A: Convictions are beliefs that reflect our identity. So, we have a tendency to protect our convictions from outside threats—like evidence that doesn’t point in their direction. That is easy to do when we are dealing with straightforward moral or religious matters—for which hard evidence is hard to come by.
A real sign that something has gone wrong, though, is when we start taking simple matters of fact and making them into convictions. That is what happens when we turn our beliefs on complicated issues like immigration, vaccines, impeachment, or climate change into convictions. These are issues where evidence matters—and where it actually exists. But once you start taking, for example, the denial of climate change as a conviction, then the evidence, pro or con, becomes irrelevant, even if you protest otherwise. It becomes a matter of identity, and reason has gone out the window.
Q: What gives you hope that political tribalism can be bridged?
A: Human curiosity. Curiosity is what gives us creativity and that which makes us want to learn and solve problems. That is why, as [American philosopher John] Dewey thought, cultivating curiosity is vital to democracy, and why the institutions of the press and education need protection and investment more than ever.
Q: What role have the various civil-rights movements in America since the 1960s played in widening and hardening our political differences?
A: Civil rights movements have actually done a tremendous amount to combat arrogance and make people aware that what they thought they ‘knew’ they didn’t know at all. Think of the gay rights movement. Not all that long ago, many people thought they ‘knew’ that being gay was a moral failing. But today many of those same people look back on that attitude as a mistake. That’s moral growth, and growth of knowledge.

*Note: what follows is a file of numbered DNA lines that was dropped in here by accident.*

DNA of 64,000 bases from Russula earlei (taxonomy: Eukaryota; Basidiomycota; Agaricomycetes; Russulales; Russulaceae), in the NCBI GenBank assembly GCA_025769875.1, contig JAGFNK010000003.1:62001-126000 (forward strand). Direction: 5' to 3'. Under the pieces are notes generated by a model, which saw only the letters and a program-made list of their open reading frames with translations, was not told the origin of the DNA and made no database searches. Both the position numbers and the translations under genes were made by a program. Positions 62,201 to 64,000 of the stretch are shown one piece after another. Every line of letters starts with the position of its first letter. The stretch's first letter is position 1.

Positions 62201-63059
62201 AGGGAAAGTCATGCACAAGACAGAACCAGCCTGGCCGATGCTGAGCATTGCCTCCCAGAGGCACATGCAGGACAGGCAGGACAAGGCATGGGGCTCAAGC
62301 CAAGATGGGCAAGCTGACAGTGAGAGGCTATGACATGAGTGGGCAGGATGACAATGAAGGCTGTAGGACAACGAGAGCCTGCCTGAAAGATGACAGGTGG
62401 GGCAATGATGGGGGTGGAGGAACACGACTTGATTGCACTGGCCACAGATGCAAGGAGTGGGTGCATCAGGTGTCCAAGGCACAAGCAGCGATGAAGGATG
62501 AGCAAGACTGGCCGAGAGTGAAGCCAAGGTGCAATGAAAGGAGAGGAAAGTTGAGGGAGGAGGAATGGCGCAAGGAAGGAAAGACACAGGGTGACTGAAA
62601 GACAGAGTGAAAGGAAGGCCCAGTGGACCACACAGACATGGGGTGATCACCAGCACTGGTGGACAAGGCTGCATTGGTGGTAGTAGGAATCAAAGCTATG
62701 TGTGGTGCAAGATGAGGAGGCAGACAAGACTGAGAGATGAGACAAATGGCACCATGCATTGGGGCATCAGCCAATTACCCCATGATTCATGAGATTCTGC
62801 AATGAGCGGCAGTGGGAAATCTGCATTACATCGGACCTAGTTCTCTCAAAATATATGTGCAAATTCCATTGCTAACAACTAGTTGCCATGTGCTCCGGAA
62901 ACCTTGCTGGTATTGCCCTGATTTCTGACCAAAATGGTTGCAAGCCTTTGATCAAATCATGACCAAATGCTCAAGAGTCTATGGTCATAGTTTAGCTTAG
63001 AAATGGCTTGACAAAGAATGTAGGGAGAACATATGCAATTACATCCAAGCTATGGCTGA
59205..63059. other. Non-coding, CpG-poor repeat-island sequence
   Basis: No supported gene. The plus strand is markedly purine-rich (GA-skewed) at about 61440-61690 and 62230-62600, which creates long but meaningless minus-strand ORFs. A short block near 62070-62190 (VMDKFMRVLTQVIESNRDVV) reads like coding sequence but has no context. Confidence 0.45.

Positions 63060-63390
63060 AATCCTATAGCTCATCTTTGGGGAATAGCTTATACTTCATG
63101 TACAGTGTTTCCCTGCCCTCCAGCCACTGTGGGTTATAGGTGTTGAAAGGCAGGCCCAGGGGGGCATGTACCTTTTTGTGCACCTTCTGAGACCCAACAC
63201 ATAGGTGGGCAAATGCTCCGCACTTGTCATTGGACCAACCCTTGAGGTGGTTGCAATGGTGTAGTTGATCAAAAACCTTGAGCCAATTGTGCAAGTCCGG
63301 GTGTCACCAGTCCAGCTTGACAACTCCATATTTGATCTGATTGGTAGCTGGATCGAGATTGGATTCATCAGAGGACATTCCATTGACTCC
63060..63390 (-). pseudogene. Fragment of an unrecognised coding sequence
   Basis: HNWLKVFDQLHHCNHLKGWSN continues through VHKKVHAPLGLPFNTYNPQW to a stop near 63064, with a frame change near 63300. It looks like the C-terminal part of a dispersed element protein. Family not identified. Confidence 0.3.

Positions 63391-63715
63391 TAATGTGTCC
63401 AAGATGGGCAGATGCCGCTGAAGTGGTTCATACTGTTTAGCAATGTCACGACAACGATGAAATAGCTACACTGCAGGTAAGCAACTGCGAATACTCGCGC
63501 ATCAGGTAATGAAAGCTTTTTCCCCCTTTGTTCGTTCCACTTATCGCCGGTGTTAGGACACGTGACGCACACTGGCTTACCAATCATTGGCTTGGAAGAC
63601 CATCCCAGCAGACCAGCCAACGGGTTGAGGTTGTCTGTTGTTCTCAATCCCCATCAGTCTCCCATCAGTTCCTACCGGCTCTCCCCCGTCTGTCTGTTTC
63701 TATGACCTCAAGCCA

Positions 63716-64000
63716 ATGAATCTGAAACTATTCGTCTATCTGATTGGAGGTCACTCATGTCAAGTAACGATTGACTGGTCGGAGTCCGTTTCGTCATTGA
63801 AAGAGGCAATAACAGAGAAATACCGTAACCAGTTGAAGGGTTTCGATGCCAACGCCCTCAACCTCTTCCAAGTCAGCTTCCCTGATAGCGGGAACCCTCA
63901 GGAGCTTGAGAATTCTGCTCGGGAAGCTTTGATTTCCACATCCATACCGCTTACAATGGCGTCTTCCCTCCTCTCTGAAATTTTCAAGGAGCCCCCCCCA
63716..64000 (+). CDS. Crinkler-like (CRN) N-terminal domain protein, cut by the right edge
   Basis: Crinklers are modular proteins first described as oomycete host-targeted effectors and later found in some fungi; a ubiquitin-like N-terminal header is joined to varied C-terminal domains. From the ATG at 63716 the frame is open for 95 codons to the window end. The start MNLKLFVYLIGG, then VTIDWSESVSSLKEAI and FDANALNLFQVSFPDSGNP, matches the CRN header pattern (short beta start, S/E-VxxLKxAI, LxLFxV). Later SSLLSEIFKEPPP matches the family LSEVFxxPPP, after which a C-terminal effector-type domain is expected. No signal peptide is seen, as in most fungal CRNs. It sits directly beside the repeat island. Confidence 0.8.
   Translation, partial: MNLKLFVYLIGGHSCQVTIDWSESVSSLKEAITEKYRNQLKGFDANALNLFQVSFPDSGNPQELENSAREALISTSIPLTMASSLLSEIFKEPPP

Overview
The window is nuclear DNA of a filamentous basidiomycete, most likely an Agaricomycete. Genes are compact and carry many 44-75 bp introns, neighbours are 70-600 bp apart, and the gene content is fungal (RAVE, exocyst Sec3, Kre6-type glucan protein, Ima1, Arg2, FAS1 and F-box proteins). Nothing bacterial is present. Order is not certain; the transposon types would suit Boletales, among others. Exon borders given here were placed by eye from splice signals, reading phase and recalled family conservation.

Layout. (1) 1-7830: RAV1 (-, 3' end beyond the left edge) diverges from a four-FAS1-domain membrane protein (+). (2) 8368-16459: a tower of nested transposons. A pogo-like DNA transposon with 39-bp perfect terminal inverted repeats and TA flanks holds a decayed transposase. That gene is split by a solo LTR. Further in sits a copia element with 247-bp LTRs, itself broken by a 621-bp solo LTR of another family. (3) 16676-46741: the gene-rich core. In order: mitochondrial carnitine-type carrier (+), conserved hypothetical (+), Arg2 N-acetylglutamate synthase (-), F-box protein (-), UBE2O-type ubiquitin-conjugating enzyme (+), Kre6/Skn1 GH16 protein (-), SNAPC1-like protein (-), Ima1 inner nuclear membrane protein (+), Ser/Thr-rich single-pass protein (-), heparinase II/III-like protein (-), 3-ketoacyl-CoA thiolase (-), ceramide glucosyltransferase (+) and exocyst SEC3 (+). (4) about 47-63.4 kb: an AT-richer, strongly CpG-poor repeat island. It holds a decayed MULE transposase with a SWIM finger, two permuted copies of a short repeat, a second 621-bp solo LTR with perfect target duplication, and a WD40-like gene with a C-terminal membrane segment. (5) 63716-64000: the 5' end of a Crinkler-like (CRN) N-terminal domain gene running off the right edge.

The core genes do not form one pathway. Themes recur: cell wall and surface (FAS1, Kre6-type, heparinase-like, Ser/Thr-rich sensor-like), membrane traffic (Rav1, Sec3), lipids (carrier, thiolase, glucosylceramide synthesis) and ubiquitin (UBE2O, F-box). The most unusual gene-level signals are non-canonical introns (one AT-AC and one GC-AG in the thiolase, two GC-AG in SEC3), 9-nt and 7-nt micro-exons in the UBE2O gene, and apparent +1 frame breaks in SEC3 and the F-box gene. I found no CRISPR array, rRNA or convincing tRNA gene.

That said, I make a big deal in the book of the fact that social and demographic changes are causing many white people to feel ‘status threat.’ They perceive themselves as losing power, that the country is changing, and that causes them to strike out literally and politically. This sort of defensive fear of a loss of status is a key driver of tribal arrogance. Because tribal arrogance—the idea that we know and ‘they’ don’t—is reassuring. It makes you feel powerful again. But it can also be exploited by authoritarian despots, as we are seeing today, who feed people’s insecurity and make them see threats that don’t really exist. That is super dangerous and it is a threat to the republic.
“My wife changes my mind all the time. That’s … a testimony to the fact that trust and respect really matter when it comes to learning how to listen.” — Michael Lynch
Q: When is the last time you had your mind changed in an argument?
A: The last time I argued with my wife. She changes my mind all the time. That’s not just a joke, but a testimony to the fact that trust and respect really matter when it comes to learning how to listen.
Politically speaking, the thing that I changed my mind about most recently was the very topic of this book. I was convinced for a long time that polarization had to do with people just being bad reasoners or not valuing science. But once I started to pay attention to how people actually form their convictions, I realized that what was more important—both toward evidence but also toward themselves and each other—was people’s attitudes. This book itself is a reflection of my change of mind.